July 13, 2008

Is there anyone out there?

This is one of the most interesting things I've read in ages -- and while I tend to think that whatever happens I'll continue to sleep soundly, nevertheless here I am at near 2 a.m., suddenly insomniac with my mind rushing to, well, this.

There's been a long standing effort -- largely volunteer -- to listen to space, with the hope of picking up patterns in frequencies suggestive of language, or intelligence -- proof of extraterrestrial life. (It's called SETI, or the Search for Extra-Terrestrial Life.) Now some of those folks are thinking of trying to get aliens to notice us:

Recently, several groups, ranging from radio astronomers in Argentina and Russia all the way to the web advertising site Craig's List, have declared that they intend to commence broadcasting high-intensity Messages to ETI... or METI... an endeavor also known at "Active SETI". Their intention is to change the observable brightness of Earth civilization by many orders of magnitude, in order to attract attention to our planet from anyone who might be out there.

Let there be no mistake. METI is a very different thing than passively sifting for signals from the outer space. Carl Sagan, one of the greatest SETI supporters and a deep believer in the notion of altruistic alien civilizations, called such a move deeply unwise and immature.

Why is this a bad idea? David Brin, author of the piece I'm linking, gives a very succinct reason:

In The Third Chimpanzee, Jared Diamond offers an essay on the risks of attempting to contact ETIs, based on the history of what happened on Earth whenever more advanced civilizations encountered less advanced ones... or indeed, when the same thing happens during contact between species that evolved in differing ecosystems. The results are often not good: in inter-human relations slavery, colonialism, etc. Among contacting species: extinction.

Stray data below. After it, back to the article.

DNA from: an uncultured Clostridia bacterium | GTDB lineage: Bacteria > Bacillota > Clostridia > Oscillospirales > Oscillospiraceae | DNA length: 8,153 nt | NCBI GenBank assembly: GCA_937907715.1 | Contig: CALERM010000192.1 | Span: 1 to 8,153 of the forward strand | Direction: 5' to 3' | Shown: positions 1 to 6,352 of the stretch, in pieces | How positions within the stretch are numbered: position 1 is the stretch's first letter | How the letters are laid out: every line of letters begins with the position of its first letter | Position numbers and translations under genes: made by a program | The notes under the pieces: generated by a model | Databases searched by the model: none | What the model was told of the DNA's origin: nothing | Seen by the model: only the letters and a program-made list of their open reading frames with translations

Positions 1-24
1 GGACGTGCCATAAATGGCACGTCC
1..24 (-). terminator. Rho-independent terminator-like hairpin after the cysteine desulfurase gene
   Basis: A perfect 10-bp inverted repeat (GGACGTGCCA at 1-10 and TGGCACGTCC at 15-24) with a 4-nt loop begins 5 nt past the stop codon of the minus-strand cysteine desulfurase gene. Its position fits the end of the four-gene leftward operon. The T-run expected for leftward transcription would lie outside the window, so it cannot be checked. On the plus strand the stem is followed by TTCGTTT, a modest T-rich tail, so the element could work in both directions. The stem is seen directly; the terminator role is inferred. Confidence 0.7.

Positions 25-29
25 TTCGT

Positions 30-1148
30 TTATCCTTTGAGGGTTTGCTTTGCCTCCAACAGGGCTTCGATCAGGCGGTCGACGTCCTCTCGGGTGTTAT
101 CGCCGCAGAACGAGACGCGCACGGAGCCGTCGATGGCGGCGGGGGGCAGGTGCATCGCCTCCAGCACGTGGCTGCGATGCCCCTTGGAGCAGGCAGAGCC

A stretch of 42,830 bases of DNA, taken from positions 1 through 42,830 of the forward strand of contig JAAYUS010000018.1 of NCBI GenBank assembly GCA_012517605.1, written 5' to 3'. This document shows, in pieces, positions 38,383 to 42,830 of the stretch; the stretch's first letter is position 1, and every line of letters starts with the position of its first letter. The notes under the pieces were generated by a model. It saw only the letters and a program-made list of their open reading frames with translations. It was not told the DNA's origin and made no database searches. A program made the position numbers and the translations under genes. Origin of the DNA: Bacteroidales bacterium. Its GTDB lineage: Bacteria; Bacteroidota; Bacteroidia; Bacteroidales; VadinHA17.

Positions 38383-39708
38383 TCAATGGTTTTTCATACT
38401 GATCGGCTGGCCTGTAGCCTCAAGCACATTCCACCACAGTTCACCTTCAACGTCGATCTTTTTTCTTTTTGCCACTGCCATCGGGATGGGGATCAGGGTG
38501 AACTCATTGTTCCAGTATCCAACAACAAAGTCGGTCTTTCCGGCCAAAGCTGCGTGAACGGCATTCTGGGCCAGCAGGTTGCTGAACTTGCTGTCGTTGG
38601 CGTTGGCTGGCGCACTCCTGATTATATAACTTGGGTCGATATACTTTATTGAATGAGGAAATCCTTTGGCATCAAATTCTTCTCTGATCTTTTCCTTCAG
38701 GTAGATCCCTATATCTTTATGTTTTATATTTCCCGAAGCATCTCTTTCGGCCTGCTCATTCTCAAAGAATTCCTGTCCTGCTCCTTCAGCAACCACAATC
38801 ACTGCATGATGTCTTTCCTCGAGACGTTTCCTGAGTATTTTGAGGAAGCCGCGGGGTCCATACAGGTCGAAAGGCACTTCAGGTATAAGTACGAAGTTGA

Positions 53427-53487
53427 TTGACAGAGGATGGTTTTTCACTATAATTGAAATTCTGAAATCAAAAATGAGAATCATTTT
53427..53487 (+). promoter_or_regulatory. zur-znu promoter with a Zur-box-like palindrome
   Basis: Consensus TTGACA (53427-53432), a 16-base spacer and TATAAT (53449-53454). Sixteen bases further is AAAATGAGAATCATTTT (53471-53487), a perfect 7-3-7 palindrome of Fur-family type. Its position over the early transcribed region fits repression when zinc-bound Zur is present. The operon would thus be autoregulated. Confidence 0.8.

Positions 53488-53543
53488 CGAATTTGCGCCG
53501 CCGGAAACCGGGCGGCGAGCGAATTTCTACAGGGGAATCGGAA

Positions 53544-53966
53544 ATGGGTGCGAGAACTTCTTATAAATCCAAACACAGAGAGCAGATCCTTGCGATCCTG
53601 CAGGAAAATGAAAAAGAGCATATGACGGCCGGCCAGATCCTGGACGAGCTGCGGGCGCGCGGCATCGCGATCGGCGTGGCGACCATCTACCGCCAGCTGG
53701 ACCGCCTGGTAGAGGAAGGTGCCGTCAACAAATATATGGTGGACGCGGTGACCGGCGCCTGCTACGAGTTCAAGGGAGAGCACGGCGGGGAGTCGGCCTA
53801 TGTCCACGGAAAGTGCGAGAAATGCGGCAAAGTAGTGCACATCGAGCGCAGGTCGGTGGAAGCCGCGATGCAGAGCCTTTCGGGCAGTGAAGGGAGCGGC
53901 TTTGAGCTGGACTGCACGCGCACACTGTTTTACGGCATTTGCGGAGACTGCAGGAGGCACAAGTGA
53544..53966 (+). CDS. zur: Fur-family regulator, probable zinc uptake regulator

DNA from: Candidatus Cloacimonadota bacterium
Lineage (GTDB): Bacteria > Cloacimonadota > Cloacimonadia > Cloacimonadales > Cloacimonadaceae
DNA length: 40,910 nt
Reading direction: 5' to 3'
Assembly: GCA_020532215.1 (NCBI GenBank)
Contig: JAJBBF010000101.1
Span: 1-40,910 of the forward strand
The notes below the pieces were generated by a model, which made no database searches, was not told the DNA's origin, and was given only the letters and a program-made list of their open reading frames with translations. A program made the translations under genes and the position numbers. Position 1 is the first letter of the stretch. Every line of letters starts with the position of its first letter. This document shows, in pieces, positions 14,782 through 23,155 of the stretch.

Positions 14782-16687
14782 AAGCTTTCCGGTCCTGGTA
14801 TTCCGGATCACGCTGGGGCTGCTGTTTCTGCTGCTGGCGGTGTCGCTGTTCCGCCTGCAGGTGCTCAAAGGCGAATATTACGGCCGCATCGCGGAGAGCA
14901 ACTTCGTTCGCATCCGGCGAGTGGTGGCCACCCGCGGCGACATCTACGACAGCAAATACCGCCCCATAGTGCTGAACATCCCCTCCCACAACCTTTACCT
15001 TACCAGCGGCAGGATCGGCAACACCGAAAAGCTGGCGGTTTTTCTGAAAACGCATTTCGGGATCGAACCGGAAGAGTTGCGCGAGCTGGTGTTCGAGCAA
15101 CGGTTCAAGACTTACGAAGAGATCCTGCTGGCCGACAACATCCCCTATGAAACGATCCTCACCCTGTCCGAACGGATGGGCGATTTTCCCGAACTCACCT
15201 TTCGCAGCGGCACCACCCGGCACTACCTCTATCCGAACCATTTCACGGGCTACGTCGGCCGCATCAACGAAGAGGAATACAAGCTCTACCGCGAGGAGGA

And here we might add: Modern western civilization, with its interest in foreign literatures and languages, its attempts to preserve environments and species, may be entirely anomalous in all the universe. Calling attention to ourselves might be suicide. It seems far more likely than this somewhat self-contradictory bit of ideology:

In Russia, the pro-METI consensus is apparently founded upon a quaint doctrine from the 1930s maintaining that all advanced civilizations must naturally and automatically be both altruistic and socialist. This Soviet Era dogma now stripped of socialist or Lysenkoist imagery still insists that technologically adept aliens can only be motivated by Universal Altruism (UA). The Russian METI group, among the most eager to broadcast into space, dismisses any other concept as childishly apprehensive "science fiction".

What's amazing, of course--and I believe this is the main point of Brin's essay--is that such a small number of people, acting in small groups, could make a decision of such existential importance for not only the human race but for every species on earth.

And here I must confess that I'm reminded of a bit from a Woody Allen story -- "[Andre Malraux and I] talk of serious things, and he tells me man is free to choose his own fate and that not until he realizes that death is part of life can he really understand existence. Then he offers to sell me a rabbit's foot." I don't think I believe that aliens are traversing the cosmos -- that real versions of Klingons, Mysterons or even Galactus are out there ready and able to pick up on a signal from earth. But this is merely my gut talking, as well as my prejudice (which serves me just as well when it comes to religion) that absence of evidence for thousands and thousand and millions and millions of years is, in empirical terms, sufficient to conclude there is evidence of absence.

But I really DON'T KNOW, and just as I'm unlikely to, for example, find out if a massive body builder has a bad temper by repeatedly calling him a wimp and a wussy, I'm not sure that advertising earth's location is the smartest way to find out whether I'm right about Galactus. Two rabbit's foots, please.

Posted by Ideofact at July 13, 2008 02:20 AM